There is a $150 charge for UM service, which is mandatory for children ages 5-14 and optional for ages 15 and up . US Airways does not permit any plane changes with UM service; only non-stop flights are allowed. Read their entire policy here.
UM fees are $75 – $125, depending on the destination, and are required for children ages 5-15. Connecting flights are not permitted. Read their entire policy here.
Air Canada, Porter, and WestJet all have a minimum age requirement of 8 years, and charge a $100(Canadian) UM fee for children up to age 11. At age 12 and up, the service is optional.
Tips for Choosing an Airline for an Unaccompanied Minor.
1. Travel with connections. Many cities can only be reached with a connection, but that’s a challenge with UM travel. If you need to send a child ages 5-7 on an itinerary with a connection, you pretty much have to go with United. Otherwise, someone will have to drive (or otherwise travel) to the nearest city with a non-stop flight. Even when a connection is permitted, I think that parents should strongly consider going out of their way to put an unaccompanied minor on a non-stop flight (or a direct flight with a stop, but no plane change), even if it means paying more or driving farther to an alternate airport.
2. Shop around. The prices for unaccompanied minor service vary tremendously, with Alaska being the least at $25 each way for non-stop and direct flights, and the three major legacy airlines charging $150 for the same service. Parents should first consider Alaska and Southwest, which charge at most $50 each way, followed by the remaining carriers, which typically charge $100 each way.
3. Tween travel. Another area where airlines differ is in their policies for “tweens,” which are children ages 12-15. Southwest, United, Alaska, and the three largest Canadian airlines all allow tweens to fly essentially as adults without paying for unaccompanied minor service. Parents need to take into account the travel experience and comfort level of each child before allowing them to travel without the UM service. On a non-stop flight, and with family escorting kids to and from the gate, this can be a great option.
Other tips for unaccompanied minor travel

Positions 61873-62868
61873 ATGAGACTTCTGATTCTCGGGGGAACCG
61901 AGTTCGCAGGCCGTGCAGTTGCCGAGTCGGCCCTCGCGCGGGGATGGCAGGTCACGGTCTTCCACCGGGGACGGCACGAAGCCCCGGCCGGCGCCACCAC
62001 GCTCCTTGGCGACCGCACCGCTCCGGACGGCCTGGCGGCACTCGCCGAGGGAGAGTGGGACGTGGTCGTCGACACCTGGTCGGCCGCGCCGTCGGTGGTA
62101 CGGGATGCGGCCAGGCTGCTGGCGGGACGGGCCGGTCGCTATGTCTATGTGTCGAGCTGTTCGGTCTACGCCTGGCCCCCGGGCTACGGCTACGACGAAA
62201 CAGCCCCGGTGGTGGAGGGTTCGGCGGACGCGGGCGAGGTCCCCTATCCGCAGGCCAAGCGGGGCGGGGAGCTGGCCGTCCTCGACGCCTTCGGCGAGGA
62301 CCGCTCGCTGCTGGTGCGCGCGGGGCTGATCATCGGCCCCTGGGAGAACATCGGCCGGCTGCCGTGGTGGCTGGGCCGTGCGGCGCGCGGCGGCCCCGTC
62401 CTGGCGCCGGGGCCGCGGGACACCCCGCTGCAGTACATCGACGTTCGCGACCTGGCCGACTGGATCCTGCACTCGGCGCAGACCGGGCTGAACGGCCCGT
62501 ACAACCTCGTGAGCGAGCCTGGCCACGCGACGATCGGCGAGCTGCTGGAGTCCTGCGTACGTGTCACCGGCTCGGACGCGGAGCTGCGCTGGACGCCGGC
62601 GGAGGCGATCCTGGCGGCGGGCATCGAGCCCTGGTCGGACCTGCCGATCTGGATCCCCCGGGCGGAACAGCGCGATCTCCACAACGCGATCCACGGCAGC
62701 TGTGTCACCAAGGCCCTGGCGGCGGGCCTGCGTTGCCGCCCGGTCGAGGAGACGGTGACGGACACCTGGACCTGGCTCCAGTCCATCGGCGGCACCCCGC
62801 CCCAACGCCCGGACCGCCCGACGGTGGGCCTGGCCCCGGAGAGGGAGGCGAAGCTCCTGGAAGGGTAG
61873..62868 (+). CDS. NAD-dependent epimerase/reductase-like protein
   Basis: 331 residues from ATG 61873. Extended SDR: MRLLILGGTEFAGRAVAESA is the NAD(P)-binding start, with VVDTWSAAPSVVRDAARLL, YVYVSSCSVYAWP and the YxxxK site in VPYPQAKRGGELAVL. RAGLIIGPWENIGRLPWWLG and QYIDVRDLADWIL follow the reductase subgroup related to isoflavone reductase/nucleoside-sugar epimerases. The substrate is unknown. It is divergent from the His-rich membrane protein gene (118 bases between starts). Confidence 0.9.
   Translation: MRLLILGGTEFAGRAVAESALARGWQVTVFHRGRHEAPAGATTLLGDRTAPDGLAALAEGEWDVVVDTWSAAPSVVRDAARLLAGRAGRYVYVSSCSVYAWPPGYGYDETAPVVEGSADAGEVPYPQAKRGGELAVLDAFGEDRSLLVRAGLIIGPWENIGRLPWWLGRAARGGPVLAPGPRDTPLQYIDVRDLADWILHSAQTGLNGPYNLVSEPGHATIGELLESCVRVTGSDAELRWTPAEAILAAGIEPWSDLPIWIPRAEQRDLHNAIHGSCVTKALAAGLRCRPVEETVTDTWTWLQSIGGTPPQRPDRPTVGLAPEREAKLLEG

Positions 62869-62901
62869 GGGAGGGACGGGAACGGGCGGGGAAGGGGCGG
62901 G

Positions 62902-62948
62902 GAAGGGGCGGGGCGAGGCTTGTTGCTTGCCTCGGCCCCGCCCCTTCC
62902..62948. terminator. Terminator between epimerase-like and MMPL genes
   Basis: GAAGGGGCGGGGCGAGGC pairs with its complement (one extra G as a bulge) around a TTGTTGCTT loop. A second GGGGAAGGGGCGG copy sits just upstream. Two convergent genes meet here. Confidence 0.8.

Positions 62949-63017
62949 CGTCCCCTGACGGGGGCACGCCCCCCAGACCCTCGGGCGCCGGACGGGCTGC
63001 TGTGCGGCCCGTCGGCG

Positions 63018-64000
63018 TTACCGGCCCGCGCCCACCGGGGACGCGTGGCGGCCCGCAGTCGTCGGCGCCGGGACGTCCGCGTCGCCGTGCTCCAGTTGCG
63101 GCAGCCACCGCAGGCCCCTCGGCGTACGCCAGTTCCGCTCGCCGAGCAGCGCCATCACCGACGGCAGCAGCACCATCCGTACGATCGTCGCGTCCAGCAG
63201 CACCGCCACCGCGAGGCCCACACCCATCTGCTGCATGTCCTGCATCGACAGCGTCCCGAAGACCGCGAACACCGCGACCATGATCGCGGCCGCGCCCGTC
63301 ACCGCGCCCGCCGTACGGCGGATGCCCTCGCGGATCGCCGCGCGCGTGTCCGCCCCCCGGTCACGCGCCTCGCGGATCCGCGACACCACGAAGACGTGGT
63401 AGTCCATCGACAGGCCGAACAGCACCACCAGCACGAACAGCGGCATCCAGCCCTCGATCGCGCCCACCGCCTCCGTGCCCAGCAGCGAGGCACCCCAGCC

1. Plan carefully. It’s worth repeating that parents should do everything possible to avoid connecting flights, as that is where kids will have the highest chance of being stranded or having other travel problems. Many airlines forbid unaccompanied minors from booking the last flight out, but it’s a good idea to avoid those flights even when permitted. In fact, flights earlier in the day are the least likely to be delayed by mechanical and weather issues, and offer the best chance for being re-accommodated in the event of cancellations.
2. Use a checklist. Sending a child off alone can be a bit stressful, and it’s easy to forget one or two important steps. Thankfully, Alaska Airlines offers a great checklist for children traveling alone. Even if your child is flying another carrier, most of the items on their list will still apply.
3. Give the child a phone. There’s no need to buy your child the latest smartphone, but if he or she is old enough to operate a simple handheld, then you should definitely purchase an inexpensive, no-contract phone just for travel. That way you should be able to reach your child no matter what happens, rather than rely 100% on the airlines, which are far from perfect.
4. Be careful with non-refundable fees. Many airlines make the unaccompanied minor fee non-refundable, so don’t be in a hurry to pay that fee when you book the ticket. Pay it at the airport instead, just in case your travel plans have to change for any reason.
5. Use travel funds and fee credits. To offset the pain of expensive UM fees, there are a few tricks you can use. For example, airlines often hand out travel credit vouchers for service failures, and UM fees often can be covered by these vouchers. UM fees are also eligible for reimbursement using the $200 annual airline fee credit offered by the American Express Platinum card, or similar credits offered by other cards. Finally, you can redeem miles from your Barclaycard Arrival Plus or Capital One Venture Rewards cards to pay for this fee or any other airline charge.
6. Consider a meet and greet service. A company called Global Airport Concierge, which meets and greet travelers and assists them with luggage, also offers an unaccompanied minor service. This option might be necessary to fill in a missing step in an itinerary, such as when a child has to connect to a flight on another airline. MasterCard cardholders receive a 15% discount on this service.